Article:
The title characters of filmmaker Michael King’s inspirational documentary, “The Rescuers,” are a dozen people, mostly diplomats, who saved thousands of Jewish lives during the Holocaust.
In many cases, they defied their own government’s specific instructions in order to arrange exit visas for families otherwise headed for extermination. Some of these stories are already reasonably well known.
There was Raoul Wallenberg, the Swedish first secretary in Budapest, who mysteriously disappeared after the Soviets drove the Nazis out of Hungary; Carl Lutz, the Swiss vice counsel in Budapest, featured character in the recent film, “Walking With the Enemy”; and Chiune Sugihara, a Japanese consul in Lithuania credited with saving as many as 3,000 people.
Others are less familiar — at least to me — and, in some cases, unexpected. Selahattin Ulkumen, the Muslim Turkish consul in Rhodes, and Angelo Rotta, the Catholic Bishop in Budapest, helped save thousands. None is as surprising as Georg Ferdinand Duckwitz, a Nazi Party member and a German attache in Copenhagen. He arranged for Sweden to take in the city’s Jews, saving 7,200 lives.
It isn’t all about numbers, however. One of the rescuers was Princess Alice of Greece, great granddaughter of Queen Victoria and grandmother of Prince Charles, who hid a Jewish family in her Athens palace.
Filmmaker King uses archival footage and re-enactments to re-create the historical period. The documentary is built around Holocaust historian Sir Martin Gilbert and Stephanie Nyombayire, a young Rwandan woman described as an anti-genocide activist who lost 100 family members in Rwandan genocide. Together they travel across 15 countries to interview survivors and family members of the diplomats.
At first, I found Nyombayire’s involvement an unwelcome distraction. But in many ways, she proved to be the ingredient that makes this film special.
Yom HaShoah is the time of year when numerous Holocaust projects hit theaters and airwaves. For example, 60 Minutes recently did a segment on Nicholas Winton, a Brit who saves over 600 young Jews. The temptation after watching them is to breathe a sigh of relief that that period of hate is long gone. Nyombayire serves as a reminder that the threat of genocide did not die in 1945.
Moreover, she does the most interesting interviews. Roméo Dallaire, the Canadian former commander of U.N. Peacekeeping forces in Rwanda, admits to her:
When the genocide started, my mandate as a U.N. peacekeeper ended. There was a reticence to get in to another exercise in Africa, because they had just had Somalia a few months earlier and that was a debacle. The U.N. didn’t want to get into another African complex problem and was trying to do it on the cheap. Hopefully it would resolve itself.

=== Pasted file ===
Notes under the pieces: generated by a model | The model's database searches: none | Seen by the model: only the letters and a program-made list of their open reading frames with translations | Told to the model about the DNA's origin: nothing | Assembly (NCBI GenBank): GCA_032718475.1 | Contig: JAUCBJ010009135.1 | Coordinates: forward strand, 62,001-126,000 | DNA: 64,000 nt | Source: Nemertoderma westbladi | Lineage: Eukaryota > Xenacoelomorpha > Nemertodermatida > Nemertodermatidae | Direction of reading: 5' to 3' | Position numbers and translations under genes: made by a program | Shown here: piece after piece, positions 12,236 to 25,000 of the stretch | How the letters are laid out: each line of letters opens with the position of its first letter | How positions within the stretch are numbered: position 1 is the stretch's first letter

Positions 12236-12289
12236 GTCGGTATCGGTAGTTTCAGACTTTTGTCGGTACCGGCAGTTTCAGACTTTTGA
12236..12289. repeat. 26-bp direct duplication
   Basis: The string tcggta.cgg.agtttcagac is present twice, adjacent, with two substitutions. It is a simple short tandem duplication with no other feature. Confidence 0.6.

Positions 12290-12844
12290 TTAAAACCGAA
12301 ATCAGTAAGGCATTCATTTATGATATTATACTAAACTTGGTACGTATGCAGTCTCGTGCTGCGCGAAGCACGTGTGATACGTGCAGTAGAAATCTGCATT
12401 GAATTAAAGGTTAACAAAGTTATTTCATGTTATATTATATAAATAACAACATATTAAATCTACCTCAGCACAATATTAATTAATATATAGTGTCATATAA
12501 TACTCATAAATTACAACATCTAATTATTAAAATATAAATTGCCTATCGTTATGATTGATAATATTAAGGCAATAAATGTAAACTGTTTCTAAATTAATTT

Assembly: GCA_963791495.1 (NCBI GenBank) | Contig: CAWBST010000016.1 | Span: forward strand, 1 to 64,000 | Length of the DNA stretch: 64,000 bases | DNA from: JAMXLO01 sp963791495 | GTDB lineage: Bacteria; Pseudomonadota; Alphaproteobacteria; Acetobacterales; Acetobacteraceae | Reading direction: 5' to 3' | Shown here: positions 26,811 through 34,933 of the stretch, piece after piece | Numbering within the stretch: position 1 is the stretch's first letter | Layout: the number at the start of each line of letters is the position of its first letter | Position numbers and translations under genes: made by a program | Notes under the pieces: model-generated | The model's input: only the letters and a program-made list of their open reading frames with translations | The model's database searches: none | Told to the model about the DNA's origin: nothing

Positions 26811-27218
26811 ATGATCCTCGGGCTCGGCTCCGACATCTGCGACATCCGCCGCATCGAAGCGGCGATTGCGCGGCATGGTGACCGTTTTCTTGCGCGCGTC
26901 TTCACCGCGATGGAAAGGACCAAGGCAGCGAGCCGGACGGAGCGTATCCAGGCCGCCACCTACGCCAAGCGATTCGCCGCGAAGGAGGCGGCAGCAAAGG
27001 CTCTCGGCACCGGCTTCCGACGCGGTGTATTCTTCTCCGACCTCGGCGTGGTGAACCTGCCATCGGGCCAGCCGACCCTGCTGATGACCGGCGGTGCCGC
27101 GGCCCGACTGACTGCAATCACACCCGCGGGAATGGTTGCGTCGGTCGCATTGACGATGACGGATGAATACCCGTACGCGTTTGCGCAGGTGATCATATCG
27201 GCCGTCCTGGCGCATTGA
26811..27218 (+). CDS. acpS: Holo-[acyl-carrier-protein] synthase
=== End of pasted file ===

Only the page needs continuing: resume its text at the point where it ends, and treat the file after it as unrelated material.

She asks a young German diplomat, Christian Bauker, what he would do if he saw innocents shot down on the street. “Speak up,” he said. That’s all a diplomat can do. But they’d still be dead, Nyombayire responds in an accusatory tone.
On the other hand, Maciej Kozlowski of the Polish Foreign Ministry gives her just the answer she seeks: Speak up, get the international community involved, and, if all else fails, take individual action, even if it is against the wishes of his government.
Of course, it is easy enough to say. Gilbert and Nyombayire meet Irena Steinfeldt, director of Yad Vashem’s Department of the Righteous Among the Nations and explore the mystery of goodness — why some people find the courage to stand up to evil and others don’t. They don’t come up with an answer.
Certainly it is easy to do good when there are no consequences for your actions. But nearly all these people endangered not only themselves, but their families. No one knows what happened to Wallenberg. Ulkumen’s wife was killed by German bombs. And Sugihara was fired and lost his pension.
It’s hard not choke up as these stories of heroism unfold. Even Gilbert breaks down at one point. “The Rescuers” is a valuable addition to the library of Holocaust-themed films, in large measure because it reaffirms the notion that even in the worst times there are righteous people. But it is important, too, as a reminder to maintain our vigilance.
This story "Portraits of Holocaust Heroism" was written by Curt Schleier.